• Top News Stories

Where Do We Begin To Solve The Affordable Housing Problem? Here Are Some Suggestions

Source: Miami Herald

It is a universal rule of business, mathematics and life, that you cannot solve a problem unless you can define it. One of the biggest undefined and misunderstood problems affecting our community today is the state of housing affordability. The difficulty in defining the problem, and thereby developing solutions to address the housing affordability crisis is that the entire conversation becomes quickly politicized by syntax. Many people automatically shift gears from “housing affordability” to “subsidized housing” in the same breath. Some even go all the way to thinking affordable housing should solve homelessness (it won’t, the roots of homelessness are a different set of problems beyond the economics of shelter). Policy makers have added a new word to the lexicon in the past decade to avoid using the term affordable by labeling it “workforce housing.” You often hear the term “workforce housing” spoken in tandem with some of our most respected public servants like police, firefighters and teachers to engender community support and public urgency to address the problem because no one wants to envision a society without police officers or teachers. More...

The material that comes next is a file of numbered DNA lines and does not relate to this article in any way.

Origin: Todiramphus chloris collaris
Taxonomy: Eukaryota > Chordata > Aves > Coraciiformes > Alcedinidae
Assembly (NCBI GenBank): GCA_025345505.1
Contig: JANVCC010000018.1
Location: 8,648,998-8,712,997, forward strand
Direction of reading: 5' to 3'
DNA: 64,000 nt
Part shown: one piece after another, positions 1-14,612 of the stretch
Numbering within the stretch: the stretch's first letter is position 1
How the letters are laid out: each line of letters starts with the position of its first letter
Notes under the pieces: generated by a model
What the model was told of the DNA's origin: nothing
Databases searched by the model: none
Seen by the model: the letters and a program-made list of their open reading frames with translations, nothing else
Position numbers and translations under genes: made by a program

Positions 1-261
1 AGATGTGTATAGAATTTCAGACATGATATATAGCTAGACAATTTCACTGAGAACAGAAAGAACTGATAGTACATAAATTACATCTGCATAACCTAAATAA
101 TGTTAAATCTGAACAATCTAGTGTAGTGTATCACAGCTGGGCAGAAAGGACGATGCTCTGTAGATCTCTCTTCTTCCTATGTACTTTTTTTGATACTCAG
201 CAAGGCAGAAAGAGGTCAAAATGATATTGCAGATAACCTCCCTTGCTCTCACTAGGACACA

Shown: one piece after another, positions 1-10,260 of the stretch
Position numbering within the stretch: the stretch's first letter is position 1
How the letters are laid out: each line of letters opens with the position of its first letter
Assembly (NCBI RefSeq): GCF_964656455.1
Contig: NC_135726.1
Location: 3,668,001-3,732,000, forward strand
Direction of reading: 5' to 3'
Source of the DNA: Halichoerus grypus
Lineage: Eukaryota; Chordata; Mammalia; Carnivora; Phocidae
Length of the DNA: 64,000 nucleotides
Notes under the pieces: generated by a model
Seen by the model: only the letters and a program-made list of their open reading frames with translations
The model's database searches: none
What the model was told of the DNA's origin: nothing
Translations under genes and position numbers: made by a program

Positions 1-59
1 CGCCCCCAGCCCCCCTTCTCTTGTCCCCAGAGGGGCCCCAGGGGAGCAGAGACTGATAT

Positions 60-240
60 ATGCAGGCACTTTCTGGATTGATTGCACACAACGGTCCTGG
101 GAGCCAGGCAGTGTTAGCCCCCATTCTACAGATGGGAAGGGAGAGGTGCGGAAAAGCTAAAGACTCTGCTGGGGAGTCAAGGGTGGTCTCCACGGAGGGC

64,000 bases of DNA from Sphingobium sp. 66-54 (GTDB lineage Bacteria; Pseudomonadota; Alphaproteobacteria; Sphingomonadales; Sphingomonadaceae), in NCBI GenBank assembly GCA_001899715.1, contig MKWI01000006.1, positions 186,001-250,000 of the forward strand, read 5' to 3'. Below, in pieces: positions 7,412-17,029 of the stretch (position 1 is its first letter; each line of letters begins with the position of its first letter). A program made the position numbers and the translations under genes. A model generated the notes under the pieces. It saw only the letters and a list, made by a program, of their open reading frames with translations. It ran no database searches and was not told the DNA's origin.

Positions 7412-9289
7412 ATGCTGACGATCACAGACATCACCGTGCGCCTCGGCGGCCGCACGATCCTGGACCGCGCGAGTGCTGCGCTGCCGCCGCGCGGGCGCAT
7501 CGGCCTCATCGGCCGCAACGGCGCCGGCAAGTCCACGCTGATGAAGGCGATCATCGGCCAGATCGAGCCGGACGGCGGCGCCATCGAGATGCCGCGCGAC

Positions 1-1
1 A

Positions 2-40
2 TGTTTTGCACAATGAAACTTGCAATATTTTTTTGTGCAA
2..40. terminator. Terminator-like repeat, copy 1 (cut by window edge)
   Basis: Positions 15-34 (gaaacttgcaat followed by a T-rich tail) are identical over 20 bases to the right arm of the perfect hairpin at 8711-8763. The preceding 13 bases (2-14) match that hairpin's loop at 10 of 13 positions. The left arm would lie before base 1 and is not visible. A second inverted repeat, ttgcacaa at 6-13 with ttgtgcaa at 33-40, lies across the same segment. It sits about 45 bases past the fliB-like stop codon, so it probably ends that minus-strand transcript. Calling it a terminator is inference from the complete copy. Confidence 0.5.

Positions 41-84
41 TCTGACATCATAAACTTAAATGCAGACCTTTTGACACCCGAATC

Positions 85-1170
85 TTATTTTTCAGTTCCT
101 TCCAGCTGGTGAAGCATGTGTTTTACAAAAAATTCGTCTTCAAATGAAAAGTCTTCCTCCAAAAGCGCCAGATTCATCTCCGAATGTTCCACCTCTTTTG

There Doesn’t Go the Neighborhood: Low-Income Housing Has No Impact on Nearby Home Values

Source: Trulia

In the nation’s 20 least affordable housing markets, low-income housing built during a 10-year span shows no effect on nearby home values. Some of the nation’s least affordable markets are also ground zero for the fight against building affordable housing – which opponents say, among other things, depreciates nearby home values. Resistance to affordable housing development has surfaced in tight housing markets across the country such as San Francisco, New York, and Seattle. Given low inventory and high prices in these tight markets, we set out to uncover how much homeowners really have to fear. More...